The Shifting Demographics of Antelope Valley

January 8, 2018 in | Comments (0)

From space, the far western portion of the Mojave Desert resembles a giant arrow pointing towards the Pacific. Flanked by the San Gabriel Mountains and the San Andreas Fault at its southern end with the Tehachapi Mountains climbing upward to the northwest, the desert’s western boundary is distinctly delineated. Within this geographic arrowhead, the Antelope Valley abuts and merges into northern Fremont Valley; the former referred to as “North Los Angeles County” and the latter a part of Kern County.

The landscape of the Antelope Valley has undergone a substantial transformation due to exponential growth and development over the last 40 years. In the 1980s, the area began shifting from a sparsely populated, mostly white, high desert outback to a bustling “bedroom commuter colony,” allowing those priced out — including many people of color — to purchase newer, single-family homes.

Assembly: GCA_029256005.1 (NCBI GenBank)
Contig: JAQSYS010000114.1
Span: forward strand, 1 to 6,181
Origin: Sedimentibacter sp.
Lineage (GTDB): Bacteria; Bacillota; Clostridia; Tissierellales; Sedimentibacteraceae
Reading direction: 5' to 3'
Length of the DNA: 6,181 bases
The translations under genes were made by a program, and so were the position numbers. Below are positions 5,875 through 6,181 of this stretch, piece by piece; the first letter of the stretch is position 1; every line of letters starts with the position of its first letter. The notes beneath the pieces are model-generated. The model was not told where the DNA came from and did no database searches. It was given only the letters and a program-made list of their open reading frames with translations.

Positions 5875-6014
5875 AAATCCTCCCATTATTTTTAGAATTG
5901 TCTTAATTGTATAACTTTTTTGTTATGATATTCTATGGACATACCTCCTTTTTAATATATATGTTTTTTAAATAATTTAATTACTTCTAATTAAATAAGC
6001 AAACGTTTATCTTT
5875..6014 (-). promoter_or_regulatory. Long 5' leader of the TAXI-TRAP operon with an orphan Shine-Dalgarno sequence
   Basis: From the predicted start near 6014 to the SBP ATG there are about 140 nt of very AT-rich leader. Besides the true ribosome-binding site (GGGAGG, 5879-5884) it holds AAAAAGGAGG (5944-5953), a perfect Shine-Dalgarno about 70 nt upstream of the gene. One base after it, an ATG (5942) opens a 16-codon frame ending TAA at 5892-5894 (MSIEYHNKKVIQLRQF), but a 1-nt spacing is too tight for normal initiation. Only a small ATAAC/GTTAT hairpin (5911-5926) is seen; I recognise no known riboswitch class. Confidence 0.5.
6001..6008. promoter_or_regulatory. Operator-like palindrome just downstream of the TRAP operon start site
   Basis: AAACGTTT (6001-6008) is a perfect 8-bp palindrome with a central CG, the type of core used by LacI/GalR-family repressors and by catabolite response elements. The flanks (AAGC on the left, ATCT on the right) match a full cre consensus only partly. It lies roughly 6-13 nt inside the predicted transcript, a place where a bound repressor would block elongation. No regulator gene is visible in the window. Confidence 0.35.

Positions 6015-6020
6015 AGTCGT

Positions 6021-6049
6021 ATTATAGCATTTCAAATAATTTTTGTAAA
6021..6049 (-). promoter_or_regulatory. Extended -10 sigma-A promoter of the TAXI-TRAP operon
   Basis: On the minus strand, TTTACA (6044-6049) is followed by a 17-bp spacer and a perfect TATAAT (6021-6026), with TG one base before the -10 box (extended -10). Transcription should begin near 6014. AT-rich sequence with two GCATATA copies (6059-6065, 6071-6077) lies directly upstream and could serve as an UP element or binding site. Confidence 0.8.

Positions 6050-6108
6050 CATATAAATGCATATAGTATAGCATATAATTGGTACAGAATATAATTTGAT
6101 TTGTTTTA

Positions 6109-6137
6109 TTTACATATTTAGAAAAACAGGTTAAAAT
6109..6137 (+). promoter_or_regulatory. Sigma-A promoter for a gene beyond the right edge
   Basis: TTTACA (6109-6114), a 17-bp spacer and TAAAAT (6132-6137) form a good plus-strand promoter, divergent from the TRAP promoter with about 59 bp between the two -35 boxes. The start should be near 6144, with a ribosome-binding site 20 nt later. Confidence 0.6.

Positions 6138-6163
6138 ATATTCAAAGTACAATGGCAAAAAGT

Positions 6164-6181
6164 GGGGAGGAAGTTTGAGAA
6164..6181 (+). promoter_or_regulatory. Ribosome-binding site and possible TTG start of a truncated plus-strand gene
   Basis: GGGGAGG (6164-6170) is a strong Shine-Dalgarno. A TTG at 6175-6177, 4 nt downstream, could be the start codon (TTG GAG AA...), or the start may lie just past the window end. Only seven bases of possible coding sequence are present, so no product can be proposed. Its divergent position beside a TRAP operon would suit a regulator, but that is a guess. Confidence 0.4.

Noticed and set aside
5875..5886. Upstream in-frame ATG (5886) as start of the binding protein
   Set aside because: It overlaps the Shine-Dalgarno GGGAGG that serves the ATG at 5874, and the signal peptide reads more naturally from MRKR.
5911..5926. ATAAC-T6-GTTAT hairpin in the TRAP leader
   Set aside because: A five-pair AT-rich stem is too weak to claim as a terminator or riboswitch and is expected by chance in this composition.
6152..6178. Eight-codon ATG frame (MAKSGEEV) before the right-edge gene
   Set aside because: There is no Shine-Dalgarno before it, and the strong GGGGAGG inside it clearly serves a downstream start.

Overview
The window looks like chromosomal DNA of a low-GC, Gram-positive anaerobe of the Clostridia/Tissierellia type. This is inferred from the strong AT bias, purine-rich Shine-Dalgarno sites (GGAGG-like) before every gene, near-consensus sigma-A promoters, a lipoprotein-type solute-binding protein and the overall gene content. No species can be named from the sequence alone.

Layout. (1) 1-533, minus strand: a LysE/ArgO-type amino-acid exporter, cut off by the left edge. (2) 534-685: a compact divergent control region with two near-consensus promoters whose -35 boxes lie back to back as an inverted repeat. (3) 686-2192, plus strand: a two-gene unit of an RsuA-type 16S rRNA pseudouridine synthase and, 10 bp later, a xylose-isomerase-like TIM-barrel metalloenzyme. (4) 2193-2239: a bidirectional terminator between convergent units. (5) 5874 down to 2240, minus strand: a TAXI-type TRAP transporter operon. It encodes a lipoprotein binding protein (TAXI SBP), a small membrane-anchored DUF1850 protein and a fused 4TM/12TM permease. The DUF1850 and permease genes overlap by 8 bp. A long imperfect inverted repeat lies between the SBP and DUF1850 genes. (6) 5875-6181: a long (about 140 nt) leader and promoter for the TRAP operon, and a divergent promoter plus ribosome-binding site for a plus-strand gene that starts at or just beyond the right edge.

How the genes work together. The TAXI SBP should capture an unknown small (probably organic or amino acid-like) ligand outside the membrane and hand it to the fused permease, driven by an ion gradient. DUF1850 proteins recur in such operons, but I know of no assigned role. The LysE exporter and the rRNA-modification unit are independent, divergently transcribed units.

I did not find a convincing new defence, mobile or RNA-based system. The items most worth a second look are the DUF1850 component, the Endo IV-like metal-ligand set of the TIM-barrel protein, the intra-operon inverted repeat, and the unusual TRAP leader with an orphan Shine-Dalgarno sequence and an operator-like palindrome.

Now 71,000 Antelope Valley residents commute daily into the greater Los Angeles area for work. But as the region’s landscape is modified and its demographics shift, the arid land is revealing something potentially threatening to the health of those who came here to escape the high cost of living and other urban woes of “down below….”

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